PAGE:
Building a new home with systemd-homed on fedora

nfs can. At my last job, we setup DRBD to host all the server home directories over NFS with autos. Login happened via sssd and then their user specific home directory was mounted on login. The files didn’t exist on the server until the user logged in and could be mounted on multiple systems at once (NFS is also one of the few ways to do RWX volumes in Kubernetes).

With a regular nfs, if someone has access to the nfs server, they can access all the home directories, but doing it through DRBD adds another layer to that since DRBD is also managing the block devices underneath. (It appears Cisco has a doc on doing DRBD with LUKS in OpenStack.)

Oh, yes, definitely — I’ve worked in environments with large-scale centralized NFS home directories. I meant the other systemd-homed mechanics.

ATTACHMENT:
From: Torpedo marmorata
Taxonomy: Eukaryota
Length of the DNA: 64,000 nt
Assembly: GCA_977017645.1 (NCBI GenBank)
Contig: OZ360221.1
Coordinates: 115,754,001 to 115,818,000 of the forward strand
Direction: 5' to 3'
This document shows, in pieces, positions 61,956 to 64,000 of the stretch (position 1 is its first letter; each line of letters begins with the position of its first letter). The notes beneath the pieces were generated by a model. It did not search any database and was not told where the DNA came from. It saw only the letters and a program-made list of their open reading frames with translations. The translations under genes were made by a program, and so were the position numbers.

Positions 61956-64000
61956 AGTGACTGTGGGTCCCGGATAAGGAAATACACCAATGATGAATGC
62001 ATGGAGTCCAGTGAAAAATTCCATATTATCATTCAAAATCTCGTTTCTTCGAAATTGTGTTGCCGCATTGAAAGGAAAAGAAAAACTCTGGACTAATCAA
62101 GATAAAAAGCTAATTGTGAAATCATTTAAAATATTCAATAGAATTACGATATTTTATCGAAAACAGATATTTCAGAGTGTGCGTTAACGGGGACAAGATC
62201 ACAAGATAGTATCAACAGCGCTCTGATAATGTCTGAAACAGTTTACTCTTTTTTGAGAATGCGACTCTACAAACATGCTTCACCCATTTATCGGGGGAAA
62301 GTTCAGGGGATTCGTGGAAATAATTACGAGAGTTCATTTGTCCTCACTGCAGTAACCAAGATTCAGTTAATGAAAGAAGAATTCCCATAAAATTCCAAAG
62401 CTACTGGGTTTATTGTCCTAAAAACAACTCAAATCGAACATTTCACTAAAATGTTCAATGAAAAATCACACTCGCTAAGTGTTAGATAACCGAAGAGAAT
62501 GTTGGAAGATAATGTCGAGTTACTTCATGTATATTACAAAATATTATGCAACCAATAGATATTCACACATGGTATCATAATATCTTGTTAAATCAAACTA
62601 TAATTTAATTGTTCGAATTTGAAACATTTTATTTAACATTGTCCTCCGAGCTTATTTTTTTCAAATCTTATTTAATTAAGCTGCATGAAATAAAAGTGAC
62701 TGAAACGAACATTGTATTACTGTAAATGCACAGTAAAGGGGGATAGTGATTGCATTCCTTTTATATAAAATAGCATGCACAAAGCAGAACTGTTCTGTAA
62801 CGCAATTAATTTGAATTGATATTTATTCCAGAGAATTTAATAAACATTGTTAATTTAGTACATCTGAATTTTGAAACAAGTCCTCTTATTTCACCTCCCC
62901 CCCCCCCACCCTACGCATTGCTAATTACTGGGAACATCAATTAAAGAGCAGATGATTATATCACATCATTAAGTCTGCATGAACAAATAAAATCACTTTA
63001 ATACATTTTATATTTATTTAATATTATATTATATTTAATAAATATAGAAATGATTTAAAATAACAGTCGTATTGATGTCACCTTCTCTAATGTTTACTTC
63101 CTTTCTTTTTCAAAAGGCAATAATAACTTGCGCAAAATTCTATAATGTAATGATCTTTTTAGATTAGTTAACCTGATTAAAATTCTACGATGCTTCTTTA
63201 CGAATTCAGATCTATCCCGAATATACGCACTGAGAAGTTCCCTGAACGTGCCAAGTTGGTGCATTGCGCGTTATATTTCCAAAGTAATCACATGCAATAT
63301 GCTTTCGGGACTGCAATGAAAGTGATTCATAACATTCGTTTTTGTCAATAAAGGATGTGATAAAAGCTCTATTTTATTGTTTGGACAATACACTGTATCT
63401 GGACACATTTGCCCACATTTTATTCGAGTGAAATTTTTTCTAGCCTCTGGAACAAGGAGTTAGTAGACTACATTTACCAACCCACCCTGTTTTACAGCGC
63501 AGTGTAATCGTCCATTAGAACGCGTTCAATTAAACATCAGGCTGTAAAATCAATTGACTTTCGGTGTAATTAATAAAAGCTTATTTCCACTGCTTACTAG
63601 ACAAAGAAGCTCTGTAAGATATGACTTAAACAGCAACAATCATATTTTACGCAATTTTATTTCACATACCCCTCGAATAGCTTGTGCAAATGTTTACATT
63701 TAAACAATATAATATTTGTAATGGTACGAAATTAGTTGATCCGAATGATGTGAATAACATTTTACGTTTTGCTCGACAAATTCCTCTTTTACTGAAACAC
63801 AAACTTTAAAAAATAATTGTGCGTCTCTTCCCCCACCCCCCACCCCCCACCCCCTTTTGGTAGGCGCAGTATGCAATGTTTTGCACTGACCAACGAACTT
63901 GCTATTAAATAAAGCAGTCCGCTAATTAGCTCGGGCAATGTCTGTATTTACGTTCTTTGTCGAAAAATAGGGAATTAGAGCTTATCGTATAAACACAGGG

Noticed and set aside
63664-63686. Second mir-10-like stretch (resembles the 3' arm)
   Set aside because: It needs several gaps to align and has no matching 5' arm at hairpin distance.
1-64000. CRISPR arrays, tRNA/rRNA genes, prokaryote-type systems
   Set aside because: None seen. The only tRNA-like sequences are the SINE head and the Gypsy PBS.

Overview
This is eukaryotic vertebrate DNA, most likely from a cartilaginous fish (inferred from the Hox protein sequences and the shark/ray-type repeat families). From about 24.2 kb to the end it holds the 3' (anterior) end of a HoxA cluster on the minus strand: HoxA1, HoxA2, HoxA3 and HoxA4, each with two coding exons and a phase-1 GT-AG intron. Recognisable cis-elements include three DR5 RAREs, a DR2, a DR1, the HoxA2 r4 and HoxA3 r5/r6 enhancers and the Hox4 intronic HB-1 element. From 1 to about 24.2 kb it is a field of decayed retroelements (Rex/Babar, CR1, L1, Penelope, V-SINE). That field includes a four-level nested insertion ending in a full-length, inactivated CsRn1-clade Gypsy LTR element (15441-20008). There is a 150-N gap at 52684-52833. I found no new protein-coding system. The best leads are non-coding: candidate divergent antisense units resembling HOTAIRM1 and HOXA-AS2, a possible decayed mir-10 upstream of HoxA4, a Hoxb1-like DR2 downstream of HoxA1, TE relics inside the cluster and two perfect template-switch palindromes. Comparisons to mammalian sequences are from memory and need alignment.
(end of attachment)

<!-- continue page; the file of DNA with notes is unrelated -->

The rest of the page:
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Ah, yeah - I think my trouble with initially understanding the point of this is that I’m coming from that world for these concepts and was trying to see how systemd-homed fit into that world instead of starting from a place of a regular user wanting portability/privacy with their own data. I think the scope and practical use cases of it are starting to make more sense to me now. Many thanks!

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I think these warnings are due to current container-selinux and selinux-policy-devel packages being out of sync, and shouldn’t affect this. Possibly worth tracking down and filing a bug in one of those packages, though.

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@richiedaze Thanks for this very nice guide. I think it might be helpful to have a “what this step does” explanation for each step (maybe using the drop-down markup that Sampson uses in his message, so it doesn’t become too cluttered for people who just want the recipe).